Chastising a federal judge for delaying an execution based on “speculation” about the lethal drugs to be used, the Supreme Court by a vote of 5-4 on Tuesday night cleared the way for Arizona to carry out the death sentence of Jeffrey Timothy Landrigan.  The order marked the first time that new Justice Elena Kagan had cast a dissenting vote; she did so as the Court divided along ideological lines. This also was the first time the Court with its new member had split 5-4.  Landrigan, 50,  was executed not long afterward, by lethal injection.

Although the judge had temporarily postponed the execution only to get more information on the safety of one of the drugs to be used in the execution protocol, the Supreme Court would not allow that inquiry to go forward.  There was “no evidence in the record to suggest that the drug obtained from a foreign source is unsafe,” the order said, so the judge “was left to speculate as to the risks of harm….But speculation cannot substitute for evidence that the use of the drug” was sure or very likely to cause needless suffering.

The order had the support of Chief Justice John G. Roberts, Jr., and Justices Samuel A. Alito, Jr., Anthony M. Kennedy, Antonin Scalia and Clarence Thomas.  The order allowing the state to go ahead with the execution brought the dissent of Justices Stephen G. Breyer, Ruth Bader Ginsburg, Elena Kagan and Sonia Sotomayor.  The dissenters did not spell out their reasons, as the majority had.

Landrigan was sentenced to death for a 1989 murder in Phoenix after he had escaped from an Oklahoma prison, where he was serving a sentence for second-degree murder.  As the scheduled execution date of October 26 approached, Landrigan (after losing in a challenge in state court) filed a federal civil rights lawsuit, contending that the method of his execution would violate his Eighth Amendment right to be free from cruel and unusual punishment and his Fourteenth Amendment right to due process.  The Eighth Amendment claim was based on an argument that the state would be using sodium thiopental — one of the drugs in the execution protocol — that had not been shown to be safe in terms of avoiding needless pain.  The due process claim was based on the argument that the state had refused to disclose to him where it got that drug and whether it had been approved by the Food and Drug Administration as safe.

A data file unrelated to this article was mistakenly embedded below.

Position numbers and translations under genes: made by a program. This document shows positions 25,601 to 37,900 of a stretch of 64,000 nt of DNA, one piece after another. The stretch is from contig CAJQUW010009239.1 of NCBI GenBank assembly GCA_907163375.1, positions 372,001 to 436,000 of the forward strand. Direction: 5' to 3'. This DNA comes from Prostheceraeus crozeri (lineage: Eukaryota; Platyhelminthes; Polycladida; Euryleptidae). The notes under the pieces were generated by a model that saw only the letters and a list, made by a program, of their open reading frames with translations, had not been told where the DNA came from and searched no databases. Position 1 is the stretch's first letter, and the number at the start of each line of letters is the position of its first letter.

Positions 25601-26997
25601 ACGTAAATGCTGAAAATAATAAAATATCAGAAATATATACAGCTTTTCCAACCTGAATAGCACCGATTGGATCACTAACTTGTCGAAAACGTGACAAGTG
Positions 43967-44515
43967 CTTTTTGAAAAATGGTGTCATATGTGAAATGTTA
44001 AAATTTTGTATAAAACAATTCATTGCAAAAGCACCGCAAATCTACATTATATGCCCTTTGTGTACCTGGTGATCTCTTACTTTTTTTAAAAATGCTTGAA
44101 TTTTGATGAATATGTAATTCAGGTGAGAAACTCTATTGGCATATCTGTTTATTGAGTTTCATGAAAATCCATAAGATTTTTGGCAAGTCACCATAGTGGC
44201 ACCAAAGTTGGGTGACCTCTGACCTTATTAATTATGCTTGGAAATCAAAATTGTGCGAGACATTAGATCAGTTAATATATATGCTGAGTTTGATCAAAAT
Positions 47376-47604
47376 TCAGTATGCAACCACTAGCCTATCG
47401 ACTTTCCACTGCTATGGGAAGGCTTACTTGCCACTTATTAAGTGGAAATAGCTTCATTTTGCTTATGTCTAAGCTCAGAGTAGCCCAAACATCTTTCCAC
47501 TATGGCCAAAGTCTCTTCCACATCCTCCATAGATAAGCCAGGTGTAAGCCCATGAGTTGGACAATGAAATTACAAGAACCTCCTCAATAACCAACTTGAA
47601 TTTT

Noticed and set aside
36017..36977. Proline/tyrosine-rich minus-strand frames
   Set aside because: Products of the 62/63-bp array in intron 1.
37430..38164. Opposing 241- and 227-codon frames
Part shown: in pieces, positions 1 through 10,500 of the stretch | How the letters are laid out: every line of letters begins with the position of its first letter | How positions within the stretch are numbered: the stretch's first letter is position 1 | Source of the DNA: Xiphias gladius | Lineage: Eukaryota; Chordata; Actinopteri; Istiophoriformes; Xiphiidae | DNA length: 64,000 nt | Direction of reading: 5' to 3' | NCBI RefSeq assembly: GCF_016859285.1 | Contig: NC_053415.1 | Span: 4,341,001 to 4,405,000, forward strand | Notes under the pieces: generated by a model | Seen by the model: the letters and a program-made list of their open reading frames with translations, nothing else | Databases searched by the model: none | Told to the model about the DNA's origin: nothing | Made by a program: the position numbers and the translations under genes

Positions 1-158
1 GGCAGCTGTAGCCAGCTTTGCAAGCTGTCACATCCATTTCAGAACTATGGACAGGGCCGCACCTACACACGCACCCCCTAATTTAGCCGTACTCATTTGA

U.S. District Judge Roslyn Silver of Phoenix, after several preliminary disputes over the drug’s source, on Monday temporarily delayed Landrigan’s execution scheduled for the following morning, in order to inquire further into the dispute.  A panel of the Ninth Circuit Court on Tuesday turned down the state’s request to lift Silver’s order.  Because the state had not provided the information that Judge Silver had sought, the Circuit Court panel said, it could not make an informed decision on the dispute.  The state then asked Justice Kennedy to lift Silver’s order, and Kennedy referred the plea to the full Court.

The Supreme Court’s order did not focus on information that might later be developed in the court proceeding, but rather on the state of the record as it stood when Judge Silver ordered the delay.  Thus, the order commented: “There was no showing that the drug was unlawfully obtained, nor was there an offer of proof to that effect.”

The execution of Landrigan later in the evening will end the legal dispute over Arizona’s protocol, at least until some future death-row inmate raised it anew  Arizona’s execution protocol had been challenged earlier, by a group of inmates, including Landrigan, but that challenge was rejected by a federal judge last year, based on a conclusion that Arizona’s method was similar to one that the Supreme Court had approved in a Kentucky case in 2008, Baze v. Rees.  In that ruling, the Supreme Court had said that a method of lethal injection would be upheld unless it was “sure or very likely to cause serious illness and needless suffering.”